Inmates in Michigan correctional facilities have been exempt from the state sales tax since 1971, but that may soon change. A piece of legislation extending the tax to prisoners passed the state House of Representatives by 93-13 in late January and is facing a vote by the state Senate.
Rep. Anthony Forlini (R-Harrison Township) sponsored the legislation, House Bill 4658, and estimates it would generate about $500,000 a year.
"It simply is not fair that law-abiding citizens in Michigan should pay sales taxes and those who are serving time in prison do not," Forlini said in a statement.
Michigan's sales tax is 6 percent. Forlini noted he is "not asking prisoners to pay any more than you or I pay on products and services."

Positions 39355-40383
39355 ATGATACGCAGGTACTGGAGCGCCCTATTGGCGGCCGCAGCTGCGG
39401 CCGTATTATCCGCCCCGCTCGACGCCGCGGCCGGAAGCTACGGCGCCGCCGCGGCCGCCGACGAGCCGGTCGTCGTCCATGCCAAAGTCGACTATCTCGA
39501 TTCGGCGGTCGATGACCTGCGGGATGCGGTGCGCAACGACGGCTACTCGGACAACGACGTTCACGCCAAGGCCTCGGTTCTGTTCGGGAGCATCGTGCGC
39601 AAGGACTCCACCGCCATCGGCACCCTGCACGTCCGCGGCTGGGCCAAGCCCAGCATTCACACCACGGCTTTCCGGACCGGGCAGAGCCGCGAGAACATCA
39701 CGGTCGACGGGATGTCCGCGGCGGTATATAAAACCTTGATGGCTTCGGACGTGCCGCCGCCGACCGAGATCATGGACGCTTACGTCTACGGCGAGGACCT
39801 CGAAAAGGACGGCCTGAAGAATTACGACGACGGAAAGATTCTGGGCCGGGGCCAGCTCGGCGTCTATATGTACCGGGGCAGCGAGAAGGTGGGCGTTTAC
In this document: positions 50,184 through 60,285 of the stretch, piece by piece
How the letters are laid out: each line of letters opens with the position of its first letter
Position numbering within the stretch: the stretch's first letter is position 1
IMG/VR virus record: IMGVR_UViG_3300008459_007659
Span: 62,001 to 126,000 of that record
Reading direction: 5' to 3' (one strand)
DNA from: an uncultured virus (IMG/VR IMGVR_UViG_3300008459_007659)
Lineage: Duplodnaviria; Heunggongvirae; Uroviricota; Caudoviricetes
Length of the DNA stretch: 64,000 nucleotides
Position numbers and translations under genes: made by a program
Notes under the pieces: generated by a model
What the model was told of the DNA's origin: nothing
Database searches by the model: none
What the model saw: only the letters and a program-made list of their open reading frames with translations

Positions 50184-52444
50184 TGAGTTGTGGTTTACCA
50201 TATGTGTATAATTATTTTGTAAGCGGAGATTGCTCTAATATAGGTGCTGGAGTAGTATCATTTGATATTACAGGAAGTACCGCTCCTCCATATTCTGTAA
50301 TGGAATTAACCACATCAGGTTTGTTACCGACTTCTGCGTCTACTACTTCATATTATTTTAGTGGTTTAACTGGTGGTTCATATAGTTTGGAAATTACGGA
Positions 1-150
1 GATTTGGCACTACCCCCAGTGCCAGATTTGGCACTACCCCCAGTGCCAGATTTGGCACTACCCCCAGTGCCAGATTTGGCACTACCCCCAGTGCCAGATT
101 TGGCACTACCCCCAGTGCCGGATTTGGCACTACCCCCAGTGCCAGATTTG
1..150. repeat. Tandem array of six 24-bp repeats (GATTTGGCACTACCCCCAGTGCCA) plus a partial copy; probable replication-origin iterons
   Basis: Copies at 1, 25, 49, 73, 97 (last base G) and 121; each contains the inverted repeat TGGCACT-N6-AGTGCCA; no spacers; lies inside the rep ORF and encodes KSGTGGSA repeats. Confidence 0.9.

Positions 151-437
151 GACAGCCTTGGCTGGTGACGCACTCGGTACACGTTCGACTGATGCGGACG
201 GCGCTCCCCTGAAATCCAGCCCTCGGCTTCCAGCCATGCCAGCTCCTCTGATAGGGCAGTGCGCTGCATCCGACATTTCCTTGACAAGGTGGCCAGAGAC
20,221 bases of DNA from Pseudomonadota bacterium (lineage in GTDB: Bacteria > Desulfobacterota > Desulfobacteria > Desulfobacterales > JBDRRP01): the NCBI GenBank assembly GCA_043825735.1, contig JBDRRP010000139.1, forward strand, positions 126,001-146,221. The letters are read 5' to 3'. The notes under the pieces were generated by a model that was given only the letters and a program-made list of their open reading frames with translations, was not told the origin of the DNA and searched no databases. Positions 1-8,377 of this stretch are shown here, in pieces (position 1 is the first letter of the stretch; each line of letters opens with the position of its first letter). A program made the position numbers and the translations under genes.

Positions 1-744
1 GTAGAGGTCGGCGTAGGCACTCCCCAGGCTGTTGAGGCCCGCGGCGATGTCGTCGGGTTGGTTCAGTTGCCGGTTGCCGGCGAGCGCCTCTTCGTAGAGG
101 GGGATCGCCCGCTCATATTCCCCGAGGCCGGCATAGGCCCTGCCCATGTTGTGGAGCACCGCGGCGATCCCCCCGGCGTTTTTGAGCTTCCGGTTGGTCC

American Friends Service Committee spokesman Peter Martel told Fox 2 prisoners only make $15 to $20 a month and can't afford to pay taxes on top of other costs, like covering supplies.
"Inmates have been paying their fair share for years," he said. "Their costs have gone up. They're getting hit with court fees left and right. They've got to pay more and more for their health care. They simply can't make ends meet anymore."
Martel added that prisoners do not have the right to vote, making the proposed law a case of taxation without representation.
Concerns about wages for prisoners delayed an effort by state officials to privatize the state's penal system last month. A review from state Attorney General Bill Schuette's office found private contractors would have to pay Michigan's $7.40 minimum wage to inmates performing certain duties, about 10 times what the state currently pays for prison labor, the Associated Press reports.